However Motherhood Comes To You, It’s A Miracle. Married couples often face diificulties of not being able to bear child of their own. They often opt for artificial concepts and adoption. Adoption today is not only out of inability to reproduce, rather it is a form of will. charity, love and social gesture. Married couples considering adoption have a lot of things to think about and choices to make before diving into the process. While married couples are the most common group to adopt, and adoption professionals tend to give them precedence in adopting, there are still many other factors that are balanced during the screening process.
The process of adoption can seem a bit mysterious to the outsider, and so it is not uncommon for couples to be surprised about the rigorous nature of the adoption screening. There are few tips meant to save you a lot of surprise, work, and stress that could be felt before you even begin the process:
1. Think about any changes you might have to make to your living space.
This includes preparing the child’s room, accommodating the right family transportation, and any other home necessity. This will show the home study agency that you are serious about adopting and have thought about how a child will affect your day-to-day life. Much of the adoption screening process for adoptive couples revolves around testing the extent to which the couple has really given in-depth thought to adopting, and preparing your home is a fairly easy and yet very important way to demonstrate this.
2. Make sure you are financially prepared.
It is usually apparent to couples that they have to be financially stable in order to have a child, adopted or not. However, many people don’t realize just how significant those costs can be. Adopting a child can cost around $40,000, and a child will only keep tugging at your wallet once he or she is adopted due to every day childbearing expenses. These facts are a reality that couples should still be aware of as they discuss adoption possibilities.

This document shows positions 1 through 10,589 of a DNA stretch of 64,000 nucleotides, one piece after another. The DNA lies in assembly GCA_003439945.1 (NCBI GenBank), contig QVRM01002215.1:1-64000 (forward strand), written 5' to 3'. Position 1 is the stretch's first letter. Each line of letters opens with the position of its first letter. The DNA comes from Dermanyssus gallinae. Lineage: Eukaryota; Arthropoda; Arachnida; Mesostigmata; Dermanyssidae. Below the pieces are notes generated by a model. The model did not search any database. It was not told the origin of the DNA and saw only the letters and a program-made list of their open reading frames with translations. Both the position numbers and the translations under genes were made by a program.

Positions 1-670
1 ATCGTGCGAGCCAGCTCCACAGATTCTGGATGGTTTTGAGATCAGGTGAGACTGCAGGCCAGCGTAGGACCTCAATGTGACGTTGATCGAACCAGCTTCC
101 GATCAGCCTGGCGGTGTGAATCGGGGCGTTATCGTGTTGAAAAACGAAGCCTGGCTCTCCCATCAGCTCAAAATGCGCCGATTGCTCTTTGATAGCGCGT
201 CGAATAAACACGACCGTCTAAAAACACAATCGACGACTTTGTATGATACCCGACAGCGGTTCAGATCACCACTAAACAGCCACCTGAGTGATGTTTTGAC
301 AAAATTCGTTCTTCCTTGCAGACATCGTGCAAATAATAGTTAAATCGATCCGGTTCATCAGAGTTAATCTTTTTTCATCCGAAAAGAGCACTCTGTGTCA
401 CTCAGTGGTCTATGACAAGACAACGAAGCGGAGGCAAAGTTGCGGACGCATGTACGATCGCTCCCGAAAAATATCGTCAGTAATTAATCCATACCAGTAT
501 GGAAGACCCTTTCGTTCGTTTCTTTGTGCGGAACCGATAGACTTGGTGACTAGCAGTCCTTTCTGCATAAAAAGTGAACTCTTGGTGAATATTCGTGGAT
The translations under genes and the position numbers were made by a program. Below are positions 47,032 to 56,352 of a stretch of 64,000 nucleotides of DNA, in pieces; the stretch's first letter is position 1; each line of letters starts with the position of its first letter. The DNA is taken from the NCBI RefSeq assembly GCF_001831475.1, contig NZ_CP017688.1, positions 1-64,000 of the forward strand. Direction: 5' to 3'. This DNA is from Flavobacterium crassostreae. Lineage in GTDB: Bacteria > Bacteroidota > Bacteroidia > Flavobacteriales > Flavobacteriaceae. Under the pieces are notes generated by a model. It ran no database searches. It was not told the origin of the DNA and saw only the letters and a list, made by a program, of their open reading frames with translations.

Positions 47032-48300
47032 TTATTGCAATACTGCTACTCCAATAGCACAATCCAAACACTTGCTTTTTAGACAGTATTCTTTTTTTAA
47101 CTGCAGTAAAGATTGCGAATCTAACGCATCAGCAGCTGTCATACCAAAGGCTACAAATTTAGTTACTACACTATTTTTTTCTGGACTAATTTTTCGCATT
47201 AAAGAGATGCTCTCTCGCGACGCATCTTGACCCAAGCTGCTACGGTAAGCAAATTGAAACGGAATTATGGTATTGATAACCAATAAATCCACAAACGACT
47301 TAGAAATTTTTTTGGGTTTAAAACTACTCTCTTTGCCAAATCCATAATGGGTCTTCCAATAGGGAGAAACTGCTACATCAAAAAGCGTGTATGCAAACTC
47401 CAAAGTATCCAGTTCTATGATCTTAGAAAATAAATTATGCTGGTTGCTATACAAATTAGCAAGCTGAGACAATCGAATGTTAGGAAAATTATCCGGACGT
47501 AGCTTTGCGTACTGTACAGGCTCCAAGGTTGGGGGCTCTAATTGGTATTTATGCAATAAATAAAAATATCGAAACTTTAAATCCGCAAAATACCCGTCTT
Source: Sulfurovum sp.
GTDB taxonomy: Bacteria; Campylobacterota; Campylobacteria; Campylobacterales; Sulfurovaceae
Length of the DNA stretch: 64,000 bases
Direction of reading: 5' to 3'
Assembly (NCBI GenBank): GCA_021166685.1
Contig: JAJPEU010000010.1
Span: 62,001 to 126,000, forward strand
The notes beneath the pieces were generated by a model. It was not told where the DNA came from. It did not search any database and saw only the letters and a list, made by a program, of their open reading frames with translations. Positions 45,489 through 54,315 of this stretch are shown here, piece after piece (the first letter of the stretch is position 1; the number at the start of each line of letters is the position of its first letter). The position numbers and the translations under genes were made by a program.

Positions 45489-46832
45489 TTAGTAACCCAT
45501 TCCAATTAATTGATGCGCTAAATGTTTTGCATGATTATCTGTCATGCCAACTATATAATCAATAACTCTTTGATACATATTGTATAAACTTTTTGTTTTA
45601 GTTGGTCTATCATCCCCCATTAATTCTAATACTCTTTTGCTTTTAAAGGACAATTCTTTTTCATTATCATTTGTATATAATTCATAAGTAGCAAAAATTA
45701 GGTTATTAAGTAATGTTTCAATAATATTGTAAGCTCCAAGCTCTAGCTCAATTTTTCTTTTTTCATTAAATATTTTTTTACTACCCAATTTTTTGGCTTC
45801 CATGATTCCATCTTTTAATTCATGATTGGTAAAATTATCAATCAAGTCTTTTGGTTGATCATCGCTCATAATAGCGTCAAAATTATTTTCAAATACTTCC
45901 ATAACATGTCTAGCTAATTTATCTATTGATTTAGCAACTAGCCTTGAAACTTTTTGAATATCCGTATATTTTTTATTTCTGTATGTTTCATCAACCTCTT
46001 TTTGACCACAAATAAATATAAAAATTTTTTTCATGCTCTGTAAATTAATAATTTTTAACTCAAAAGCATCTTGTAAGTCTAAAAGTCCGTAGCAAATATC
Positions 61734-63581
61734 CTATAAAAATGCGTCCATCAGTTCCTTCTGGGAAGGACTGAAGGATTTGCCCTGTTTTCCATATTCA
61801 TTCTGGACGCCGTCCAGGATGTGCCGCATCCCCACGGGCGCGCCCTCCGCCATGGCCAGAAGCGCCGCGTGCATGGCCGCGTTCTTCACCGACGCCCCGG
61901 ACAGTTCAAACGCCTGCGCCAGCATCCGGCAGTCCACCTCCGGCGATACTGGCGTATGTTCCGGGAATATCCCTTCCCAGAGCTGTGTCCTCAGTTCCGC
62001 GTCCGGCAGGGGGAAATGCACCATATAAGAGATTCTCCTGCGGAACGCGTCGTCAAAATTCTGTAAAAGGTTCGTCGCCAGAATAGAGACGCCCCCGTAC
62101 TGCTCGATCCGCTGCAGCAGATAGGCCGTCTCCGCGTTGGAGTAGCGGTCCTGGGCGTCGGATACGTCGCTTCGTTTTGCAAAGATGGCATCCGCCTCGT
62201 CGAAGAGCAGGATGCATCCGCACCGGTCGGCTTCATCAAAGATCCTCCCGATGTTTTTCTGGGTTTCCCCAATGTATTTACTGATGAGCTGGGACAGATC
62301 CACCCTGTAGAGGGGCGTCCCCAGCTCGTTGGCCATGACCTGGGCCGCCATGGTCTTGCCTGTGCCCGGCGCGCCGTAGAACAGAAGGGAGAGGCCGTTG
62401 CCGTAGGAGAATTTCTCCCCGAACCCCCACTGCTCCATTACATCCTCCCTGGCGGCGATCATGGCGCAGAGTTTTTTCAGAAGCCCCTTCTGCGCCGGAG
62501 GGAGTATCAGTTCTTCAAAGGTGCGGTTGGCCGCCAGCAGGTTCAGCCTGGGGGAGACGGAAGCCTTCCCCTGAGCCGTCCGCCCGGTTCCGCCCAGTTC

3. Be prepared to have open and honest conversations about your relationship.
This is crucial during two stages: first, when discussing adoption prior to entering the screening process, and secondly, during the interviews that consist the screening process.
During the first stage, the two of you must absolutely be on the same page, 100%. It is of course understandable for one or both people to have some fears and apprehensions about the process, but it is also essential to voice those fears and not just push them aside. Being mentally and physically together in the adoption decision is vital.
One thing you must definitely know is that having a baby will not solve any marital issues you may have. This sounds harsh, but is in fact a predominating myth around couples, regardless of their situation.
Even if you don’t believe this, it is vital that you do not proceed with adoption until you and your partner are in the same emotional place regarding adoption.
The second component of these conversations will happen during the process itself. Couples will be interviewed about their relationship and dynamics, typically together and separately. This is part of why it is so important to be on the same page. Sometimes adoption professionals will even give you “tests” in order to stimulate conversation about your relationship and determine how the two of you relate to one another.
You want the strength of your relationship to hold up under these kinds of evaluations. Therefore, work out all of your problems before you begin the adoption process, which will ensure both of you maintain a positive outlook through the intense process.
4. Don’t forget the needs and wants of the birth parents.
While many couples tend to fixate on the child they are going to receive, the relationship that you are going to have with the birth parents is usually not as big of a consideration.
Before you go into the process, the two of you should decide whether you want an open adoption. In an open adoption, one or both of the birth parents has contact with you and possibly the child. This contact can range from some messages once or twice a year to an active involvement in the child’s life. This is one of the bigger decisions you will have to make when you go to adopt, and the decision sometimes evolves around the circumstances of the child’s adoption. It is best to have that discussion as early as possible.
It is very important to keep the feelings of the birth parents in mind as you proceed. You might be very different people, and it might take some time to establish familiarity and comfort with them, but make sure to keep an open mind, pass no judgments, and remember that they are giving you the greatest gift you will ever receive.
Remember, too, that they are not trying to undermine your relationship with your child by wanting an open adoption. They simply want to be somehow involved in their child’s life. Have the same kind of open and honest conversations with them as you have had among yourselves.